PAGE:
09/01/2010 10:54 am ET | Updated May 25, 2011

Does Religion Cause War?

Did you ever wonder: what is wrong with us? I mean. . . as a species. As much as we love, and give, and aspire, we also lie, hate, and kill. These are pretty basic questions. What would it take to better ourselves morally, in ways that really matter?

It may sound like a simplistic cliché to some, but spirituality is transformation. If we could understand and apply this principle, our lives would change dramatically. Transformation is how grapes become wine. Transformation is how wheat becomes bread. But what is the nature of this transformation for human beings? How does a schmuck become a saint, or at least a decent human being?

Most of us are stuck most of the time. Most of us fear real change because our egos are in control. The ego, or false self, is a defense mechanism, but not necessarily a healthy or very effective one. The ego that is overbearing, self-centered, and manipulative, is actually full of self-doubt, insecurity, and fear. A psychological mechanism that developed to help guarantee survival has lost its evolutionary value and is now a vestigial illusion that brings misery and stupidity -- not to mention exploitation, tyranny, and war.

When we live primarily from the false self, when the ego is in control, we tyrannize others and our own hearts. When we are preoccupied with the false self, we do not actually see things as they are; we see them from the distorted perspective of this insecure false self. You know all the problems this causes. I needn't bore you.

People who meditate, or who have some practice that awakens presence, begin to experience a separation between their awareness and their egoistic selves. They begin to feel that it's possible to attain some balance with the ego, the heart, and an underlying awareness.

Spirituality sees the ego as an instrument. It's not who we are but how we express what we are. The ego is like the saxophone of the soul. Play it well or not, it's out there on stage doing its thing.

The wise harness their egos to their hearts. The lower self bows to the higher self. To use the language of religion, the ego can become "a servant of God."

But maybe we need a new language to express primordial truths. Many people seem not to find the old language of religion very convincing. It has bad associations. Religion, in many people's minds today, is associated with close-mindedness, intolerance, and even violence. But if you look at the record, religion is not primarily to blame. A closer look reveals that human egos are responsible for all this madness.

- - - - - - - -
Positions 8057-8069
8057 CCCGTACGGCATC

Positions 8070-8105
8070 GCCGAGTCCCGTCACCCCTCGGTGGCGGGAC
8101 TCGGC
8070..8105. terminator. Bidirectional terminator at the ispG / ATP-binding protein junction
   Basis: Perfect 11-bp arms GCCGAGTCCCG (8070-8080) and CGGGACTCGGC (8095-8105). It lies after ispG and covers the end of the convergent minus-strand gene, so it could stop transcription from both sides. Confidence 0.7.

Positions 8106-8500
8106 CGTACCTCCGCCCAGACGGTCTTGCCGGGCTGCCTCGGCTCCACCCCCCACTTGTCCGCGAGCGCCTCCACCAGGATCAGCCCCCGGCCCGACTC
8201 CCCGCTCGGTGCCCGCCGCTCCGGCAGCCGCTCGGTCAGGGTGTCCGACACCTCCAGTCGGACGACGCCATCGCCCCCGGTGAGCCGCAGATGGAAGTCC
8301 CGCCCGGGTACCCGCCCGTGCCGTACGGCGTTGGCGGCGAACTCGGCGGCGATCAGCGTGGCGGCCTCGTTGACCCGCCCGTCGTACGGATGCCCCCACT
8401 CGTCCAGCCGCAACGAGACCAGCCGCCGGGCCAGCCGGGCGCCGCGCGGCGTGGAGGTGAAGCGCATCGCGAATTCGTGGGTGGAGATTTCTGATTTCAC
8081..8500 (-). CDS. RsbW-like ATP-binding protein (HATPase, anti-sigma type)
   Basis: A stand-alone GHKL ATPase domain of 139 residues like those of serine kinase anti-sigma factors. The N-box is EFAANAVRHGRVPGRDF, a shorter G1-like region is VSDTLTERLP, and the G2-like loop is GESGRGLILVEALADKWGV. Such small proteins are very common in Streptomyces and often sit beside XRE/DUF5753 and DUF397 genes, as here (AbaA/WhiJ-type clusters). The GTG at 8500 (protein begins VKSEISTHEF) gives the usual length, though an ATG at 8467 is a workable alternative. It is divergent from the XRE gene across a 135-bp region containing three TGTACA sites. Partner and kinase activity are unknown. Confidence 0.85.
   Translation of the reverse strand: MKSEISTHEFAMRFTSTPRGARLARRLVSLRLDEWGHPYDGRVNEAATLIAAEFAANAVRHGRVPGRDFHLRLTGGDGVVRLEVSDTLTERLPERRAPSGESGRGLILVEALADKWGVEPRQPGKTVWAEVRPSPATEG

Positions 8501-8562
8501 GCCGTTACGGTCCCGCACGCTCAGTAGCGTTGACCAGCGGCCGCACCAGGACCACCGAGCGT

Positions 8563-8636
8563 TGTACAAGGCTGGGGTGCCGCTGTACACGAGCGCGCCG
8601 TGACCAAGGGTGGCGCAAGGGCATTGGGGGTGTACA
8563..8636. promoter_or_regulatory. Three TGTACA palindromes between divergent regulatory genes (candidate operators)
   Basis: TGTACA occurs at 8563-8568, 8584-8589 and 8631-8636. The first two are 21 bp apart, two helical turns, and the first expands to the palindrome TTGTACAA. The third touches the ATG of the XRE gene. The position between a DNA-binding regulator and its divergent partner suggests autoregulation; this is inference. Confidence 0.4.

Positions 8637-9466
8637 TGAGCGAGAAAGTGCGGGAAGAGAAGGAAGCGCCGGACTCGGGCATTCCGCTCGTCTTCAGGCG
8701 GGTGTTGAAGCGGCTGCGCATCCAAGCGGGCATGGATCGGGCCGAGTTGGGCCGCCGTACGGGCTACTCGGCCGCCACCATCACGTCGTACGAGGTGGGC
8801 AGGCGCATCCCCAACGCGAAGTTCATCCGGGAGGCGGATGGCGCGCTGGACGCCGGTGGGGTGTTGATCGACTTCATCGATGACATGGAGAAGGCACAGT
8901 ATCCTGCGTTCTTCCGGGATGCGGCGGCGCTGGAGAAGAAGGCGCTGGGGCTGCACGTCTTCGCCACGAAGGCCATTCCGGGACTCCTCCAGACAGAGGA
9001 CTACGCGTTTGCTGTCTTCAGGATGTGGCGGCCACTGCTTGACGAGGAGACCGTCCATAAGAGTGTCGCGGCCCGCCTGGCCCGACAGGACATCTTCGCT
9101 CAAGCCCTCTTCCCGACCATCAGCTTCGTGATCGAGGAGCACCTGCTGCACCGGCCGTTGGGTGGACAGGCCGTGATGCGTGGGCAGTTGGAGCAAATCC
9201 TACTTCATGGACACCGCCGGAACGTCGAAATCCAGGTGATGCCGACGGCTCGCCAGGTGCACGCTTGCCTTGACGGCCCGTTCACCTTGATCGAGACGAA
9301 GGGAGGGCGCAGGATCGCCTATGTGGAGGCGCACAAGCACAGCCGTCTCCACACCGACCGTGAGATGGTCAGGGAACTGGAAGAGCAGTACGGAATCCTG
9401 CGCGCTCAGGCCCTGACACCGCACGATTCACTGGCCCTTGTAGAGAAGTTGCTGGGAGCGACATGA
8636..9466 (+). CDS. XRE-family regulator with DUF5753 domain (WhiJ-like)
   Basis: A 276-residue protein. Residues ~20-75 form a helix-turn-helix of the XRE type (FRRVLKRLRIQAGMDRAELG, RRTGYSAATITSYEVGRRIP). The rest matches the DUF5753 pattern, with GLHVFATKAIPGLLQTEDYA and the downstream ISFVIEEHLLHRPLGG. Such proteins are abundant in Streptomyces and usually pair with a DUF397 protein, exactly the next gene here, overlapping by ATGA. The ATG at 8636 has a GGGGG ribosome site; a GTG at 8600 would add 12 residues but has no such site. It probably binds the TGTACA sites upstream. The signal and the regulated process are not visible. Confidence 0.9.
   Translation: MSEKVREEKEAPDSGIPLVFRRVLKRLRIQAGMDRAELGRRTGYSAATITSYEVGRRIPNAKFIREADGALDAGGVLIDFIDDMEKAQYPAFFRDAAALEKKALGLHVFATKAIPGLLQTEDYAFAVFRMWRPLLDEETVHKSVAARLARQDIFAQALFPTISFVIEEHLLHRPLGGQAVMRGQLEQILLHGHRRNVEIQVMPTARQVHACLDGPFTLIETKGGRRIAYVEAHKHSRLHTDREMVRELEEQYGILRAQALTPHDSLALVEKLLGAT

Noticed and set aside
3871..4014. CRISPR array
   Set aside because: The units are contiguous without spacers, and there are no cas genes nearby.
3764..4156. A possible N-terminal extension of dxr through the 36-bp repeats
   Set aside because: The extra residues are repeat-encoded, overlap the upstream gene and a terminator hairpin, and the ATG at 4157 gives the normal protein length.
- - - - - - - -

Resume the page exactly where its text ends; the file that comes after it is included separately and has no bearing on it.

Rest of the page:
Take religion completely out of the picture and set about reforming the world, and, so far, what we have seen is Stalin or Mao. Modern secular ideological movements are actually responsible for much greater and more indiscriminate violence than any religion ever has been. Maybe that's because they mobilized greater powers than religion was able to do in the modern age. The case still stands.

Some will say, "But _________ism is just another form of religion." No it's not. It's an ideology, an "ism." It may even be a distinct reaction against religion. The essence of religion opens us to something beyond immediate appearances, beyond mere things. Religion (and, of course, spirituality) opens us to realms of value beyond both the senses and the intellect. There is something within us that connects, that can relate, that can sense value, and, ultimately, that opens us to our innate capacity to love purely.

This innate capacity is not so far-fetched or remotely transcendent and unverifiable as it at first sounds. The key to this spiritual sense, this perception of value, is described by the word "sacred." We don't need an explicit theology to let the sacred into our lives. Almost any human being can acknowledge that there is something sacred in the birth of a child, in nature, in an individual human life, in free will. This sense of the sacred, however, has become quite scarce in contemporary life and that may be one of our biggest problems.

Most people have this capacity for empathy and relationship. Because this capacity is innate, believers have no monopoly on it and even atheists are not without it. It is in our nature as human beings.

But are we too busy to allow this sense of the sacred into our consciousness? Is it that our consciousness is too filled with the trivialities and banalities of modern life? Worse yet, are we filled with fear or hatred for "the other." Are we so freaked out by the state of our own personal lives, by the economy, by the wars, that we are continually in a negative state, reacting from our egos rather than allowing our egos to be transformed by that sense of the sacred and the values it entails: compassion, patience, generosity, forgiveness, and courage?

Spirituality, simply seen, is allowing ourselves to be transformed by all the challenges, sufferings, and joys of life. It is in the nature of our lives as human beings to emerge from states of limited consciousness into states of greater maturity and wisdom. We can change from being people obsessed with threats from a perceived "other," who need to parade with placards of hate, who even rationalize violence in a vain attempt to solve our problems and achieve our ends. What is needed today can better be achieved by cooperation, compassion, generosity, forgiveness, and love.

Beyond all the labels we apply to ourselves (Democrat, Republican, Christian, Muslim, Jew, Buddhist, secular, atheist, or none of the above), we cannot afford to let the false self run our lives, or forget that all of humanity is one, and that some things are truly sacred.